The Power of Choice: Bootstrapping vs. Venture Capital

The Power of Choice: Bootstrapping vs. Venture Capital

As a founder, how should you decide how to fund your start up and think about bootstrapping vs. venture capital? Each comes with advantages and limitations. A framework can help compare the two and decide how to get funding for a startup.

When entrepreneurs are contemplating how to realize the dreams they have for their concept or product, they most often contemplate raising an angel or venture funding round to bring these ideas to light. There are in fact thousands of glamorous success stories of startups accelerating growth with fundraising. And then, at the same time, there are 10x more fundraising scenarios with unglamorous or failure-related outcomes.

On the other hand, there are also thousands of entrepreneurs who have used bootstrapping as a strategy for survival until they got to a sizeable revenue figure, and only then have sought funding. Not only could they easily convince the investors of their revenue and business model, as they had a strong record of trailing numbers, but they could also command a respectable premium for that proof.

Many factors are important in deciding whether fundraising or bootstrapping is the right choice for you:

  • Uniqueness of your product
  • Maturity of your market
  • Pace of your growth
  • Length of the opportunity window
  • Types of growth challenges and limitations

Utilizing my experience of working with startups and sitting on their boards, I will outline in the article below how an entrepreneur can think of the choice of bootstrapping vs. venture capital, starting with some background and proposing a scorecard for evaluation. I will also discuss the advantages and disadvantages of bootstrapping, versus the pros and cons of venture capital funding, to help entrepreneurs thinking of how to get funding for their startup.

Aspirations vs. Reality

A conversation I had with an entrepreneur in Bangalore shed light on a huge reality present in the startup space in emerging markets like India and possibly elsewhere too. For decades, these markets were underserved. After a few unicorns and phenomenal success stories emerged from these markets, the venture capital industry boomed. Suddenly, there was too much money chasing too few good ideas and there was, as a consequence, an overfunding of many companies. Some conscientious entrepreneurs returned the money to the investors, stating that they had no good use of the funds raised because money was not solving the problems they had with their business model. Some continued to go down the path of overspending with no results until they crashed and burned.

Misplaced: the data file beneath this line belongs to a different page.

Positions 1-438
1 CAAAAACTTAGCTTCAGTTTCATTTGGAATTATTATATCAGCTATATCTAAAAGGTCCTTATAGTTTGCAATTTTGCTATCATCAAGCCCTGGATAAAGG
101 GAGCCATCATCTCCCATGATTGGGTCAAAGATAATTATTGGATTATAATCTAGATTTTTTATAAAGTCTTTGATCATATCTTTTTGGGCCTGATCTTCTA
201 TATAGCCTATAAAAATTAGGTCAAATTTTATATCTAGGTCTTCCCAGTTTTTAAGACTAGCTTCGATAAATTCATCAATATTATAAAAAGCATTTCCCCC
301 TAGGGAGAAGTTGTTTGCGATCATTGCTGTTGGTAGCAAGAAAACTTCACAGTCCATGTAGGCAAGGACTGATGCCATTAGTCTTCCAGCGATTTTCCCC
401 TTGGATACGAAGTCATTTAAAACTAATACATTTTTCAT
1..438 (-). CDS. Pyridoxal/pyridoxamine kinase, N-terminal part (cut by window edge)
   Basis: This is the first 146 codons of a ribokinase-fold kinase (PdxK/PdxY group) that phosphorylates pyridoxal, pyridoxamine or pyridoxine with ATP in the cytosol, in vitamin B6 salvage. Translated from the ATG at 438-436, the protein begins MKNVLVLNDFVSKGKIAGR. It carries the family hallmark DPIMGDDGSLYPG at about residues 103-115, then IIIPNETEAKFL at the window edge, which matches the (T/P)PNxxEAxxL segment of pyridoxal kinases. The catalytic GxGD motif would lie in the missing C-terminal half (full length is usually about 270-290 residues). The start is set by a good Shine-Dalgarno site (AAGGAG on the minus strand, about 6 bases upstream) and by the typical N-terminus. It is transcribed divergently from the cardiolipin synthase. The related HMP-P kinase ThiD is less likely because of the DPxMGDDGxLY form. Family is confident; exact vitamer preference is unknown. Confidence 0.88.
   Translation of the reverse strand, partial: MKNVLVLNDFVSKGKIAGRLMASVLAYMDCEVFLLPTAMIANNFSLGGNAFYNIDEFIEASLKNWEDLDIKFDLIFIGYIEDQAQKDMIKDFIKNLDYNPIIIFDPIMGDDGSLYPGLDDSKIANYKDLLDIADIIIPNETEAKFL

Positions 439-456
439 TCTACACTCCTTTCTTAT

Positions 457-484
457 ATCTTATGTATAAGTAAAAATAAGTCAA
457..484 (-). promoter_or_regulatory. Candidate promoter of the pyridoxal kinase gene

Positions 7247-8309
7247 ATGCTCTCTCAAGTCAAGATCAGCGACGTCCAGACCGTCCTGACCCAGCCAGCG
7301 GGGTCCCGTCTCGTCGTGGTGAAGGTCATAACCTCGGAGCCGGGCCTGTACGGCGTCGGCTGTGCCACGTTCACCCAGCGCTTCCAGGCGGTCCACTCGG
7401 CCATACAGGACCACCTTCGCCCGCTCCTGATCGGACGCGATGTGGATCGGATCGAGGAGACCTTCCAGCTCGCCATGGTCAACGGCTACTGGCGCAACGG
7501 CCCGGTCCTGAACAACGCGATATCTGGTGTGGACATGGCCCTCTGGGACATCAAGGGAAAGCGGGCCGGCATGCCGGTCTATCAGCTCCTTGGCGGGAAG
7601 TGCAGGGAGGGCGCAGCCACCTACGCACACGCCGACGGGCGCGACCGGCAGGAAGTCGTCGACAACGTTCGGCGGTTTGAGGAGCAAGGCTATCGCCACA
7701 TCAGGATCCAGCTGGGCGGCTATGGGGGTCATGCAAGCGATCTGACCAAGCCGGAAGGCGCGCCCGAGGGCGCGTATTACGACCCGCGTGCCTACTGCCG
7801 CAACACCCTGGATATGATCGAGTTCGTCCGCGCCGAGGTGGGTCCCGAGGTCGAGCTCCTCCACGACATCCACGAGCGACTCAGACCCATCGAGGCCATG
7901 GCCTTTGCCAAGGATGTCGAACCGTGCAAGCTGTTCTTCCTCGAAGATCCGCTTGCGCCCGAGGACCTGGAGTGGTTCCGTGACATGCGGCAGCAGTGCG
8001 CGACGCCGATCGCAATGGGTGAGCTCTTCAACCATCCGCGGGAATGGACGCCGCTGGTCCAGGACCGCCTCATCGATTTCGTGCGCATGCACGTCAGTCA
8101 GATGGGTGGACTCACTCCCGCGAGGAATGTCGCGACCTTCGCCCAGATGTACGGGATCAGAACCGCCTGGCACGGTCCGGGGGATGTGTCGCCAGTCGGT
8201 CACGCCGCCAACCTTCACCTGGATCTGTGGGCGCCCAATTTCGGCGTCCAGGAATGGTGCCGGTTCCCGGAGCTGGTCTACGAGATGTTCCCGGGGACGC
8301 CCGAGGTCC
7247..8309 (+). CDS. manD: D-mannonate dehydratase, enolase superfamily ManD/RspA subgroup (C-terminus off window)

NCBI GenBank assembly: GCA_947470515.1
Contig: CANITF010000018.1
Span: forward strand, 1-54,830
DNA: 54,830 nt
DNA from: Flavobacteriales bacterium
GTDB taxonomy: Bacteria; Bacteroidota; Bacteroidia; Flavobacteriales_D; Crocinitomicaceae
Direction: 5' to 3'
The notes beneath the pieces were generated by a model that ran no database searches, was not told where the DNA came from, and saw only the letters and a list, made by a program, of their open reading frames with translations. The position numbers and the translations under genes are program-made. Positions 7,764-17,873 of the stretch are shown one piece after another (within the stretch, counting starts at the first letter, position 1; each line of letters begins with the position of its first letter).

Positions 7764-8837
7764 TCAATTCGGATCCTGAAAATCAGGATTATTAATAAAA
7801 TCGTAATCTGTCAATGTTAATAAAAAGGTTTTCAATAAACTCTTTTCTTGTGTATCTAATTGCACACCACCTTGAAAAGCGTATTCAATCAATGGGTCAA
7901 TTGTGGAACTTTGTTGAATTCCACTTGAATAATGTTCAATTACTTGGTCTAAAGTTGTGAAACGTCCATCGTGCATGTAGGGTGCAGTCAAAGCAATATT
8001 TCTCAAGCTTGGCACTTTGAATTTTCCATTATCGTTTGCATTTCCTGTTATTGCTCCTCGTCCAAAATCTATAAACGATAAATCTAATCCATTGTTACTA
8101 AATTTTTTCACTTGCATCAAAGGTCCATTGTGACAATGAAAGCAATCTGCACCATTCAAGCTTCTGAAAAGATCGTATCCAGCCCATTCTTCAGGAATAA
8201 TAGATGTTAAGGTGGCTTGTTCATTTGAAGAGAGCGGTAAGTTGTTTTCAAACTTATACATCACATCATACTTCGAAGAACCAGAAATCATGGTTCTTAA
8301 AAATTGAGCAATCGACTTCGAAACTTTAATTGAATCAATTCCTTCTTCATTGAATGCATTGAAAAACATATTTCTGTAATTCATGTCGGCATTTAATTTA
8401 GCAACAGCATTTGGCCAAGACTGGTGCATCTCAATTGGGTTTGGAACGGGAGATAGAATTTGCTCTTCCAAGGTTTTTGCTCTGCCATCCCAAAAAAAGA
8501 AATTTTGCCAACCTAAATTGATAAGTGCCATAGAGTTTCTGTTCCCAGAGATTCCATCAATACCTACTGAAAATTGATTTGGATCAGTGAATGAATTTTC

In retrospect, many of those overfunded companies could have otherwise survived as a modest operator in their space, perhaps even with profits good enough to make the founders happy and rich, becoming what we call a “lifestyle business.” But these returns were simply not adequate enough to justify the excessive funding they took on, and they subsequently had to die an expensive death.

Talking to several other entrepreneurs, I have noticed that there is some stigma attached to bootstrapping. The common view that they tend to hold is that, if you’re profitable too soon, you aren’t pushing yourself. Let me explain the thinking: What they believe is that if you’re profitable before taking a sizeable amount of venture capital funding, then you’re making a mistake by not growing the company quickly enough. This isn’t necessarily true. Indeed, this is exactly the trap that has fooled many entrepreneurs into taking more money than was necessary and putting their business in jeopardy.

Trace Cohen at New York Venture Partners cautions: “We want to see your plan to generate $50 million in 5 years – that means you’ve become a player in your industry, you have amazing customers and figured something out. Anything less than that isn’t worth our time.”

While different venture funds may have different criteria, the quote above gives us a good idea on what VCs expect out of a startup. Look at this data on the revenue size achieved by startups globally, to get a grasp on reality.

Revenue size acheived by number of startups globally

Let’s face it. Not every idea is a potential candidate to become a unicorn, or even to get to the $100+ million space. A very useful frame of reference for the type of market and number of clients you need to achieve to climb the pyramid is contained in Christoph Janz’s brilliant analysis on how to build a $100 million business. However, this will not be possible for everyone, and there is no shame in that. You can be a successful entrepreneur, running a roaring business, serving a niche market, addressing a $100 million market, generating $10 million in revenue and working toward a north star of $30 million. You may not be the perfect candidate that venture funds are looking to invest in, but you can run a very successful and rewarding company with happy employees. As a matter of fact, I know and have worked with dozens of similar sized companies in the market research and consumer insights space.